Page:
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March 10, 1934


Author Affiliations

From the Departments of Internal Medicine and of Pathology, Yale University School of Medicine, and the New Haven Hospital.

JAMA. 1934;102(10):745-751. doi:10.1001/jama.1934.02750100011003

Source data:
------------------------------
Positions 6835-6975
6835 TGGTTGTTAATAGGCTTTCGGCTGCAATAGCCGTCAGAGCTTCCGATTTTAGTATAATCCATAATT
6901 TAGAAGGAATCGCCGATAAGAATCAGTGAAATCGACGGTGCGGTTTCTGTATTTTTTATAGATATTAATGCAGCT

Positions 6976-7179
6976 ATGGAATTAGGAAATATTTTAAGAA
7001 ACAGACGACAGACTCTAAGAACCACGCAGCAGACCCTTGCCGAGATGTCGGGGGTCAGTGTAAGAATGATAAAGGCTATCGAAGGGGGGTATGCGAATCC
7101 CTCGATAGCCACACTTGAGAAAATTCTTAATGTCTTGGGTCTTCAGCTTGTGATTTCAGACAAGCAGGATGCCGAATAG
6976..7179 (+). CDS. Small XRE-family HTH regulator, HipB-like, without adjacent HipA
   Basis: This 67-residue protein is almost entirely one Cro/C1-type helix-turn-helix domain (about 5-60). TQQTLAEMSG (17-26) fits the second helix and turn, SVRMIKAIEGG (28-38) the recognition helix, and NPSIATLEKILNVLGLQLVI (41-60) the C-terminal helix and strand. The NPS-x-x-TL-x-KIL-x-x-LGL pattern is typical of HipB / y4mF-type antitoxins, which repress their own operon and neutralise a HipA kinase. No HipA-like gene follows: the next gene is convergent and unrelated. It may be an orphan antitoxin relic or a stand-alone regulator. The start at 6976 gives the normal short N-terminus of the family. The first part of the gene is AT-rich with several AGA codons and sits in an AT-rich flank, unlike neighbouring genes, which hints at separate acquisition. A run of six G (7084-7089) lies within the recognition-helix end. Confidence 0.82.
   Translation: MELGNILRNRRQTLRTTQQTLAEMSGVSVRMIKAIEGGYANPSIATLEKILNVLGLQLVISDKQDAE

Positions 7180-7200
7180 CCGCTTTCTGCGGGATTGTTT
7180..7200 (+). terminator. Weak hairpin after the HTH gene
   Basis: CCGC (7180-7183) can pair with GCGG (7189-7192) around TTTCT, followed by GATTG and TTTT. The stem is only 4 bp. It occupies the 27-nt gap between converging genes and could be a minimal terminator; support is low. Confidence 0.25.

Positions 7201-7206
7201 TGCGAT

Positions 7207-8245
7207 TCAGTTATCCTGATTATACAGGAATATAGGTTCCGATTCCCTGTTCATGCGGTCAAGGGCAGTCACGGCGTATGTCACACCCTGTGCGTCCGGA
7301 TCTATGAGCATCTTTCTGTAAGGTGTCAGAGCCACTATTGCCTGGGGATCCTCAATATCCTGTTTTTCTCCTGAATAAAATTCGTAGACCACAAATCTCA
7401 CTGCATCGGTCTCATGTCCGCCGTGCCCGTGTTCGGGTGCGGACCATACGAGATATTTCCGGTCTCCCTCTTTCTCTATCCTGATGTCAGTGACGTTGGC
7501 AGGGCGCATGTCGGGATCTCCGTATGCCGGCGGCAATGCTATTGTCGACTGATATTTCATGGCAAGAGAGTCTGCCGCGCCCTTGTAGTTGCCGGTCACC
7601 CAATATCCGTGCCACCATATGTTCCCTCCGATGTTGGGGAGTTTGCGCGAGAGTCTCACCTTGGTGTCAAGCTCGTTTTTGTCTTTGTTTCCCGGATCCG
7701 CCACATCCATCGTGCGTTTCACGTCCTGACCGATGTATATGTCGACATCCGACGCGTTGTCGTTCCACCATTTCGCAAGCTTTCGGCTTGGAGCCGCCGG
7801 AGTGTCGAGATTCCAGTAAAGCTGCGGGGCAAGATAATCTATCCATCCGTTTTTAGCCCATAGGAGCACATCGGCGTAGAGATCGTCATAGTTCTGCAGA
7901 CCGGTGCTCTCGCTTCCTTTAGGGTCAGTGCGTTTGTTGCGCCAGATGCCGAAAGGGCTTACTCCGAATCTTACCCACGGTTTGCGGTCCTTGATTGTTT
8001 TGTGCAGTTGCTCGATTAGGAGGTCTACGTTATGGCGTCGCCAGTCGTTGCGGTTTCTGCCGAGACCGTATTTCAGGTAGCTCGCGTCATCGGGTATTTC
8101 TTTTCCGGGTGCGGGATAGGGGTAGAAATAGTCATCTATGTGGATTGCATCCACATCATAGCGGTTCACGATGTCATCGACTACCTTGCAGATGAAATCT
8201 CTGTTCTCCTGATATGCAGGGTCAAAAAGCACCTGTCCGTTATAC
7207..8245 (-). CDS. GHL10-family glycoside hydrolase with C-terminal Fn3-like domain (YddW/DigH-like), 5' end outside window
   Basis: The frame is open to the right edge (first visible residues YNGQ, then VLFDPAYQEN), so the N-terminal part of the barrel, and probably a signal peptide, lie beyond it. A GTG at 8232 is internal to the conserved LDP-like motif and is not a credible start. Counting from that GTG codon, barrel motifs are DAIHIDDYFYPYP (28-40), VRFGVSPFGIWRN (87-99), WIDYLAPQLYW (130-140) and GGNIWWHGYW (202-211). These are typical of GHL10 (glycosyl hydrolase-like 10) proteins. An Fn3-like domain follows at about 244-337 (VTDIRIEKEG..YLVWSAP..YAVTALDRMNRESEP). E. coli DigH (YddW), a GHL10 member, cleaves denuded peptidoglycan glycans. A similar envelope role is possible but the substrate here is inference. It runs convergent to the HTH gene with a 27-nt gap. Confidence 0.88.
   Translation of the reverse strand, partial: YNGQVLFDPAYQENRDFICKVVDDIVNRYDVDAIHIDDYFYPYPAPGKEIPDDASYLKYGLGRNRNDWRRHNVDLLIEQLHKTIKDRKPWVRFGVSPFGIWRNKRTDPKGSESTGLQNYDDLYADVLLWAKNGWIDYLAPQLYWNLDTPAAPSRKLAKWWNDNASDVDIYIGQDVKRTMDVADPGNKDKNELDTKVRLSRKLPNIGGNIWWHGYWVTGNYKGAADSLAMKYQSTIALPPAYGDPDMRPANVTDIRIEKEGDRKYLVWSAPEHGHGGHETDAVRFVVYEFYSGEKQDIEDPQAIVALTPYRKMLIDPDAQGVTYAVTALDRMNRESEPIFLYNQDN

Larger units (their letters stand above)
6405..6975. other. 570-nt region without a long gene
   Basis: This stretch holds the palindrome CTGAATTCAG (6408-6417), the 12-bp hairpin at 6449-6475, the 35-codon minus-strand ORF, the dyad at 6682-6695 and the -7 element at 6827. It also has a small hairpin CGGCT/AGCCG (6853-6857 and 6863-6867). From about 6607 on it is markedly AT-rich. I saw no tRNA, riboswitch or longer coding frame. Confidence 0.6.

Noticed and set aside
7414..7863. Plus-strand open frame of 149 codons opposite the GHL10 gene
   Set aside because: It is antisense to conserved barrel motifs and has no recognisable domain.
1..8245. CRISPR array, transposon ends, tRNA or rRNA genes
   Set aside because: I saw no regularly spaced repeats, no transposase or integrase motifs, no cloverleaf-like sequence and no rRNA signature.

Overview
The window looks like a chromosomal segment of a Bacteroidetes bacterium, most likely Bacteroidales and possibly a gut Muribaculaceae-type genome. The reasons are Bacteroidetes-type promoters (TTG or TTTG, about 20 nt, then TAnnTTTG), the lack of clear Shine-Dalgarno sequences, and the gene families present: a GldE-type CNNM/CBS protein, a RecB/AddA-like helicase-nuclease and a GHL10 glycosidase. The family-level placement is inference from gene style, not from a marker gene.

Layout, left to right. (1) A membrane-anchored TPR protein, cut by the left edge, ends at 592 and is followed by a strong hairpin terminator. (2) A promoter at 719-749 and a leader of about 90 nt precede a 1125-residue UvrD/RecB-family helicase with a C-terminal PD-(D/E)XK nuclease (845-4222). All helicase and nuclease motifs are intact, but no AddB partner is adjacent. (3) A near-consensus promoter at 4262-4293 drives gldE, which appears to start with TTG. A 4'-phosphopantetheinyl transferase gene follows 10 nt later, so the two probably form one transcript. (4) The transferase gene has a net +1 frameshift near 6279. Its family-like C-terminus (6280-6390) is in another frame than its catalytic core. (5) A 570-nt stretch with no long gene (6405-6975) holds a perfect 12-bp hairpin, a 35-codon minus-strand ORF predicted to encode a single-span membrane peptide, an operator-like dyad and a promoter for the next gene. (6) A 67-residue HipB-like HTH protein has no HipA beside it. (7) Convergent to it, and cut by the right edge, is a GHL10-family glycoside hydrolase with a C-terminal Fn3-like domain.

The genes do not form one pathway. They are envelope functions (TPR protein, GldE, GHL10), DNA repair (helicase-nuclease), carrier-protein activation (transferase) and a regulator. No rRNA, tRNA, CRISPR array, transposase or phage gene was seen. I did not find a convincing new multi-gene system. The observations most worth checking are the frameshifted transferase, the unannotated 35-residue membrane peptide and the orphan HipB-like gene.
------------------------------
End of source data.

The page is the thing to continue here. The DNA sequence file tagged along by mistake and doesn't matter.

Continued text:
This paper is an attempt to explain the actual mechanism of death in cases of exfoliative dermatitis. The few references in the literature explain the death as due either to septicemia or to bronchopneumonia. Although clinically the changes are compatible with a diagnosis of bronchopneumonia, it was felt that this might not be the case. This idea was strengthened in 1931, when one of us1 reported a fatality resulting from phenobarbital. The autopsy in this case showed that the exfoliative process involved the trachea, the bronchi, the alveoli and, to a less extent, the urinary tract. Although clinically the patient presented a fairly typical picture of bronchopneumonia, the autopsy failed completely to show pneumonia. It seems obvious from the autopsy that death was actually due, in part at least, to suffocation or to anoxemia. In view of this, a survey of the literature and a review of our own

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